Villa recalls: “What I was seeing was rasquache, as ex- pressed through two different communities, and I was utterly fascinated by it. I said to myself, ‘Well, why couldn’t this be a subject matter of my art?’ Now, all of a sudden, it just opened a new door for me. Besides doing the kinds of spray paintings or the kinds of sculpture that I was doing, which was minimal, I wanted to bring in older, traditional, non-European traditions into what I was doing, so as to amalgamate these traditions along with a modernist tradition to do an art about what that experience was—except in a very abstract way.”30
He examined African statues, began comparing the racial composition and variety of the Philippines, the diversity of Polynesian, Melanesian, Chinese, and Indian cultures. Notice here Villa’s early exploration of this mode, in a 1969 ink drawing on Itek photo titled “Tat2.” He refers to this time period, from 1969 forward into the 1970s as ecstatic, one where he would make use of non-traditional materials for creation of art objects—for example, the use of pig’s blood that he found in pint jars in Chinatown, or with the use of feathers, bone, teeth, semen, hair, nails, twine, beads, hair, and saliva.
The cloaks are fine examples of this ethic and aesthetic—”Second Coat” from 1978 features feathers and acrylic on canvas with painted taffeta lining, sperm, blood, hair, and spit. Four years later, “Third Coat” is a variation on the theme, with bone dolls sewn in to the fabric. Villa said he could never wear such a thing, “Part of it being on the wall was... there developed a kind of a tension between you wanting to go up and take the damn thing down and actually wearing it.”31 An exception to this is in 1980 with a ritual performance in San Francisco with a shaman providing per- mission, as Villa put it, to execute a repertoire of movement and intentions. Moira Roth saw these as perhaps “mythic harvesting and divination rituals as well as an esoteric initiation.”32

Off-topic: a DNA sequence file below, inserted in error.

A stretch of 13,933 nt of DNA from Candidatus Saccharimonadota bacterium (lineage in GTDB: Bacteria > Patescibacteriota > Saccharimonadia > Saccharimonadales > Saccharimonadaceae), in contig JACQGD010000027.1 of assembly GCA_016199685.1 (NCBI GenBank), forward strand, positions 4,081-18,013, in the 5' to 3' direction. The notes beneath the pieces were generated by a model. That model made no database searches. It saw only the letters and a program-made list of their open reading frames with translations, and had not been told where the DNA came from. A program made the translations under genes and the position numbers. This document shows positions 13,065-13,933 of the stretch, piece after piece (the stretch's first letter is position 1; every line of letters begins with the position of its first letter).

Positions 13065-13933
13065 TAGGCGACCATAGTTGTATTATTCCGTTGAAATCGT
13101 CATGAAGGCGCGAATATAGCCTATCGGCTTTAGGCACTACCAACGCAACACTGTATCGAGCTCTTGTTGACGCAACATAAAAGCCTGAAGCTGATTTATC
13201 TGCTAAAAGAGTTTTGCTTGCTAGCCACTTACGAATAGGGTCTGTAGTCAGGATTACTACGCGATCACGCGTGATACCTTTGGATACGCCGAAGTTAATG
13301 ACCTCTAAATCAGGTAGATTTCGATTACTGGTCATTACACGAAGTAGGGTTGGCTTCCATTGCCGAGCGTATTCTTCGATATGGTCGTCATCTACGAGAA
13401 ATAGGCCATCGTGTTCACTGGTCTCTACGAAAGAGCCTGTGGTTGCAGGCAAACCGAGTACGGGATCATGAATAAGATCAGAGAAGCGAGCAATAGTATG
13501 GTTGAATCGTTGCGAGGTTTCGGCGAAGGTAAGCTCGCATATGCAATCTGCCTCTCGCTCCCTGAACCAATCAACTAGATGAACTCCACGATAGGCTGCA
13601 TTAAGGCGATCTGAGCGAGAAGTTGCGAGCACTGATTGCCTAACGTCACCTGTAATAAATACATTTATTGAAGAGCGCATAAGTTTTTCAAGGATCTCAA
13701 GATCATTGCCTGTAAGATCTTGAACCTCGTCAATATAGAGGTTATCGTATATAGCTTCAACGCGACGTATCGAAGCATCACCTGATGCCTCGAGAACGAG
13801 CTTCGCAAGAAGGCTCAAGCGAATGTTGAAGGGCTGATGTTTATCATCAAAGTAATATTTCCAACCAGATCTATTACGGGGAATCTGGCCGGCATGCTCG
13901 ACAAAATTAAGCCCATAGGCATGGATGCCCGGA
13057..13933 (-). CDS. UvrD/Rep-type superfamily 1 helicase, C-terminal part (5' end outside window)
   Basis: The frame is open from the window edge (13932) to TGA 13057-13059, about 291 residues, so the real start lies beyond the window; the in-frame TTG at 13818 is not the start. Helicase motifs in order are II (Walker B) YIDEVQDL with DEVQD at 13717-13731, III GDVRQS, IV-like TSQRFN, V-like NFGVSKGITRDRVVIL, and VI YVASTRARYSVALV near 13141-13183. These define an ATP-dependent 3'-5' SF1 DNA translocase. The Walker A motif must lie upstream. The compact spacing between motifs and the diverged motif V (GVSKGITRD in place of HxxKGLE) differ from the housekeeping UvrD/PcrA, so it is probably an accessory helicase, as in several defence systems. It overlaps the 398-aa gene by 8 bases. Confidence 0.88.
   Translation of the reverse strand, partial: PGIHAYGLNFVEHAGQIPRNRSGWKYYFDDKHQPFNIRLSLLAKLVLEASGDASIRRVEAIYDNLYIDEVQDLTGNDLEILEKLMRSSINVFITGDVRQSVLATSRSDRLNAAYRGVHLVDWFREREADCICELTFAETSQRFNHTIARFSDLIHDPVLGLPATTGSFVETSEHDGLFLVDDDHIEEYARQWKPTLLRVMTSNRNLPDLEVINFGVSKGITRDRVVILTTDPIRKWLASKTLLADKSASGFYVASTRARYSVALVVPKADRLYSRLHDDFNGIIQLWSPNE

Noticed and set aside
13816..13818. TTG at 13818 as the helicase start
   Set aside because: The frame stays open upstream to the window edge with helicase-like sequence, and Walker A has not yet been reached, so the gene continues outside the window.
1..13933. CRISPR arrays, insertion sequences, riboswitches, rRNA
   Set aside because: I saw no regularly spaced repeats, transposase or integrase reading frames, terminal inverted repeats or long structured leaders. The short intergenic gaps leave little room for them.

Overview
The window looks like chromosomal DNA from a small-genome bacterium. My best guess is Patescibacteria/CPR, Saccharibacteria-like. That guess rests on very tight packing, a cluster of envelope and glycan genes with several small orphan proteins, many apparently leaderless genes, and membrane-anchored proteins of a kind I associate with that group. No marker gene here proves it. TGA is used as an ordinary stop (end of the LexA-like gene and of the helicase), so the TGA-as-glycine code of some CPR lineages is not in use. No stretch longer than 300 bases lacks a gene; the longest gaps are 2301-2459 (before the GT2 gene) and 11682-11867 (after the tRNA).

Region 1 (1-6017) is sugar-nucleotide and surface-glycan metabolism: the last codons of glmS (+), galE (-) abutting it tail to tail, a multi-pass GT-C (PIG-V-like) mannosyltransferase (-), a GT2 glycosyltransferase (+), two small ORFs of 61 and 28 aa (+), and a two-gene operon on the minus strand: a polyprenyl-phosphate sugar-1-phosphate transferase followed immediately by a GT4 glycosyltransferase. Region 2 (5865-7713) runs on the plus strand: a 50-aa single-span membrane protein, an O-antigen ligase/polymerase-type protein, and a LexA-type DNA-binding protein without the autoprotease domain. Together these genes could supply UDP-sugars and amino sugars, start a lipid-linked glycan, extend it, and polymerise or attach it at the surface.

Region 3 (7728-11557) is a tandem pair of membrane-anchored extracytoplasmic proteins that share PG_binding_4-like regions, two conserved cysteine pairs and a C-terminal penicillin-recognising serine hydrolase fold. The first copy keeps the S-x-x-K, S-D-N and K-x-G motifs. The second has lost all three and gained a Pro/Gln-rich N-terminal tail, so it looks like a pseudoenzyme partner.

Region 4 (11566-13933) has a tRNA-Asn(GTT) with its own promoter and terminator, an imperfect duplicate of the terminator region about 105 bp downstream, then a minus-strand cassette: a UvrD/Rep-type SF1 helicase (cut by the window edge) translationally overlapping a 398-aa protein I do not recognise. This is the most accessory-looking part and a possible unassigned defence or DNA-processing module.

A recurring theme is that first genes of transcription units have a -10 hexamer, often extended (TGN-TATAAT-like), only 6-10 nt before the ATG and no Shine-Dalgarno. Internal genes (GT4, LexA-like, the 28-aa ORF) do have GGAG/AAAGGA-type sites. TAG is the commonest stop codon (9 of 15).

A fascinating curatorial example of Villa’s work is to be found in the 1976 exhibit and event titled “Other Sources.” Rather than offering up a doctrinaire linking of art and politics, Villa intended instead to point out that, “People don’t realize that there’s really a cry of humanity behind all of the protests that are happening. You have to ask why people protest... I don’t think one single definition [of the term “Third world”] could envelop the spectrum that it covers or the attitudes we are opening up and presenting.”33 Referring to it as an “art action,” Villa recalls not only the visual work that was included, but the inclusion of poetry, food presentations, taiko drumming, Polynesian dancing, the mix of traditional Chinese instruments with synthesizers, all confirming for him what one observer noted could be a “window into the future.” But what kind of future? Thinking about possible futures seems precisely appropriate, given that the nation was undergoing its own reckoning with its so-called revolutionary declaration of independence. As Villa and company assembled art and cultural repertoires from “other sources”—not only different art objects, but from various communities, traditions and heritages—the stewards of the shop had to tend to the burnishing of the patrimony.